• Servers are always ready and waiting to take your request (our computers, the apps we use and Google Chrome or Safari would be clients), be it sending an email, loading a webpage, or playing a game online.
  • For example, suppose that a computer loads a news article or a funny video. What's actually happening in the background is a client (the computer) sending a request (wanting to load the news article/video) to the server. The server fulfils the request by returning information to the client. In this case, the server is sending the news article/video to your computer so it starts loading! All in milliseconds.
  • Servers live in places called data  centres, which are big, super-secure houses full of servers.

What is AWS?

AWS stands for Amazon Web Services. It's like an enormous digital toolshed owned by Amazon where businesses (and people like you and me!) can rent space and resources. Instead of buying and maintaining costly hardware, AWS allows you to use its servers, storage, and other services on a pay-as-you-go basis. These products are delivered over the internet.

From its origin in 2006, AWS transformed Amazon’s business models and changed how other businesses, large and small, operate. AWS offers over 200 fully featured services from data centres globally - from infrastructure technologies like compute, storage, and databases–to emerging technologies, such as machine learning and artificial intelligence, data lakes and analytics, and Internet of Things.

AWS introduced the concept of cloud computing and continues to be the leader today, with 32% of all cloud computing customers in the world using AWS. AWS services are trusted by millions of active customers to lower costs, become more agile, and innovate faster.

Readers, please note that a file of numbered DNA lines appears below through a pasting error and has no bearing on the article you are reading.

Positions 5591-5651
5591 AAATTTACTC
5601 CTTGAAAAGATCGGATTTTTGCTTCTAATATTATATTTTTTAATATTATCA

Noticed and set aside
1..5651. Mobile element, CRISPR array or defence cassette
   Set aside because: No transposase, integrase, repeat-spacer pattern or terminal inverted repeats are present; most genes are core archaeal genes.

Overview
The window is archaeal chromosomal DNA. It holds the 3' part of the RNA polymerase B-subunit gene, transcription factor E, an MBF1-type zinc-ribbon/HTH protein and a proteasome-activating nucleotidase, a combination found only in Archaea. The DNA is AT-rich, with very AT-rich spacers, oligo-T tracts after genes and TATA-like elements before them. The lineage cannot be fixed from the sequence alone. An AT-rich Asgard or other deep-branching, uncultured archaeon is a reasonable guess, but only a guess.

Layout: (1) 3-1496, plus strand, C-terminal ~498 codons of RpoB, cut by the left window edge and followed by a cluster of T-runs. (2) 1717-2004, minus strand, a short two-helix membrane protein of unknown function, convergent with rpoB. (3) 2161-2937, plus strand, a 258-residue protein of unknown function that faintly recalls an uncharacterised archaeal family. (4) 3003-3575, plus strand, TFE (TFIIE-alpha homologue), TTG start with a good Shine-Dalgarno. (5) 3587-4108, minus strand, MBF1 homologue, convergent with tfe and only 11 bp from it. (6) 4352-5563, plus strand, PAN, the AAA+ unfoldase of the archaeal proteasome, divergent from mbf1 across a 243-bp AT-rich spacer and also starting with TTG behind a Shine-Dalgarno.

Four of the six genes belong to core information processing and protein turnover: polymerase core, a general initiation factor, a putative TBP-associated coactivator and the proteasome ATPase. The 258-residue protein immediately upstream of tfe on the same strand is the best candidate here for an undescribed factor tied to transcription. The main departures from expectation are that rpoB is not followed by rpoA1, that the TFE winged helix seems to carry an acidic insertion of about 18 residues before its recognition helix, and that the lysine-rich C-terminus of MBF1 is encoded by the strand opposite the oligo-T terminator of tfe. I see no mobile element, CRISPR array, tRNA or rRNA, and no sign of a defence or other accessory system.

Popular AWS services

To make things more tangible, let’s talk about the two most popular AWS services:

  1. Amazon S3 (Simple Storage Service): This is a vast digital storage box where you can store photos, videos, files, and more. It's like renting a storage unit for digital things.
  2. Amazon EC2 (Elastic Compute Cloud): Imagine this as a customisable computer that runs online. It’s where many websites and apps live and get ‘hosted’, which means making it available on the internet for anyone that wants to use it. The game changer with EC2 is that users can now add or remove computing power as they need it - saving them heaps of money, as they only pay for what they use!

What do people use AWS for?

AWS offers a broad spectrum of services that cater to different needs. Here's a simple breakdown of AWS' service categories. We'll be diving into the 'how' of these categories later on!

AWS Categories Purpose
Compute Run applications and tasks on a computer in the cloud.
Storage Store all kinds of data.
Database Sort and retrieve data efficiently.
Networking & Content Delivery Connect or isolate the things you build, create ways to deliver your content to others easily.
Developer Tools Build, release and manage applications.
Security, Identity & Compliance Secure your resources and manage who has access.
Analytics Analyze and visualize data.
Machine Learning Add artificial intelligence and extra magic to your applications.
Application Integration Connect your AWS applications and data with tools that don’t live in the AWS ecosystem.
Management & Governance Manage and monitor who’s using your AWS resources.
Migration & Transfer Move applications, data and more into AWS.

*It's easy to think applications (or 'apps' for short) are just what's on our phones -  Facebook or WhatsApp - but those are only one type of application. Apps are a bunch of code that run on computers, phones and other devices. They're designed to perform specific tasks, like loading nextwork.org on the internet, sending messages, playing games, or managing your calendar.